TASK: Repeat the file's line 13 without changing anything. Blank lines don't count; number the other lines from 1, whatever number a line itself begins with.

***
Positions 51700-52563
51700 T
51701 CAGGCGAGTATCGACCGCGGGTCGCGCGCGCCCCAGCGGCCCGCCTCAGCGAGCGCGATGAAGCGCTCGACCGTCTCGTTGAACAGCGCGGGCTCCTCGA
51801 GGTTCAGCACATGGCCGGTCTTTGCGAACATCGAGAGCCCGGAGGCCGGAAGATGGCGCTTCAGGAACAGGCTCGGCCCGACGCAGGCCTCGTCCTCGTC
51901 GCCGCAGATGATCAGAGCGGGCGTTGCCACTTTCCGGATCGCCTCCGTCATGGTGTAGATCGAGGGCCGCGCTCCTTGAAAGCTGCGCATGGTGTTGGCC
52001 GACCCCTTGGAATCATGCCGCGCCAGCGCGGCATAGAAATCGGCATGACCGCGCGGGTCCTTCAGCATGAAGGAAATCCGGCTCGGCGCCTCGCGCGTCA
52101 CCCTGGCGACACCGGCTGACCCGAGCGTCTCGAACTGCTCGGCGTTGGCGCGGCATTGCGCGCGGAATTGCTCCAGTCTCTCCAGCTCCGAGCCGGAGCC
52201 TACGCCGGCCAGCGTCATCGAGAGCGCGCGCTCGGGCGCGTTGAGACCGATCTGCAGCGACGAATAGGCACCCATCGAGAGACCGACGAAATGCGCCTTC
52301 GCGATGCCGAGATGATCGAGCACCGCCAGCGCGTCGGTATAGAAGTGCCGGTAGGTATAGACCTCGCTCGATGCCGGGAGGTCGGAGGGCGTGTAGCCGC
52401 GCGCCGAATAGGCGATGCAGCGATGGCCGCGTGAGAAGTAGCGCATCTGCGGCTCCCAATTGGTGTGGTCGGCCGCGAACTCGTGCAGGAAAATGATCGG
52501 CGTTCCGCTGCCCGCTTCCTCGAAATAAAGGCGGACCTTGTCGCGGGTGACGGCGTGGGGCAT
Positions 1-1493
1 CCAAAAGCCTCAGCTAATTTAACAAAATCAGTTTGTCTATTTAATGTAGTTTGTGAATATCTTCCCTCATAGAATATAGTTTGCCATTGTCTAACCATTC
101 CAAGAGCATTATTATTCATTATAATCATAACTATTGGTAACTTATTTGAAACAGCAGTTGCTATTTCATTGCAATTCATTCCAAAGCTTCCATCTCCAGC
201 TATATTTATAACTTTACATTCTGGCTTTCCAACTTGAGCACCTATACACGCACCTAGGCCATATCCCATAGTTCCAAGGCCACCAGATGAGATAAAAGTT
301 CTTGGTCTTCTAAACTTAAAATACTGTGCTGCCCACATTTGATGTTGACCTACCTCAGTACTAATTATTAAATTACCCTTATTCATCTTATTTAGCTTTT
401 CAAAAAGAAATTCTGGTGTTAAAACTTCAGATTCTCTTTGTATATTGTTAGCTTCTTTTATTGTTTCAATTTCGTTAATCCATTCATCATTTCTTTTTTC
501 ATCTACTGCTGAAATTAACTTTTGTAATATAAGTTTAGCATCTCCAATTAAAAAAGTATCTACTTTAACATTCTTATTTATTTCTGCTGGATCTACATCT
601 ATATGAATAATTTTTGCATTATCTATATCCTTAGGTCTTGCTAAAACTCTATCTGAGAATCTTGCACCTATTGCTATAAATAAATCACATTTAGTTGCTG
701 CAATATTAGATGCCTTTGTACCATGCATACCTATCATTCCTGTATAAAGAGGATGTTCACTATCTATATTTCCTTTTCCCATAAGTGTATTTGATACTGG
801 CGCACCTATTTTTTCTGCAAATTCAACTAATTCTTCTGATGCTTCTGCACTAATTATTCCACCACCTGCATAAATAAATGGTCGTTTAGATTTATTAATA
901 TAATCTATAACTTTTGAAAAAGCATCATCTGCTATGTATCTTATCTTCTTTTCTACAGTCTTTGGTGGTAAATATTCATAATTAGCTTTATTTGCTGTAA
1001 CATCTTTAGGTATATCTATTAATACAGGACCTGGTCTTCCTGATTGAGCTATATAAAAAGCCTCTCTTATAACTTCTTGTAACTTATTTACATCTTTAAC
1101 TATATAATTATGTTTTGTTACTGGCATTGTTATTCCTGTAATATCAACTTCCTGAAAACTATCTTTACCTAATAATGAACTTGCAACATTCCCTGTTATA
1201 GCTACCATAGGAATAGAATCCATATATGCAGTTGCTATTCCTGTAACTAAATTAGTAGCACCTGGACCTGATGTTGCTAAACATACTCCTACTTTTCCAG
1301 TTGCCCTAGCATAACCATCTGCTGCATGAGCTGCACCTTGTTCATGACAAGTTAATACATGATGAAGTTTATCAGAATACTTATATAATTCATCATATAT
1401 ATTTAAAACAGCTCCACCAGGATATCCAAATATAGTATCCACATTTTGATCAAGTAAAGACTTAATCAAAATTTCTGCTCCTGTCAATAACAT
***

1 CCAAAAGCCTCAGCTAATTTAACAAAATCAGTTTGTCTATTTAATGTAGTTTGTGAATATCTTCCCTCATAGAATATAGTTTGCCATTGTCTAACCATTC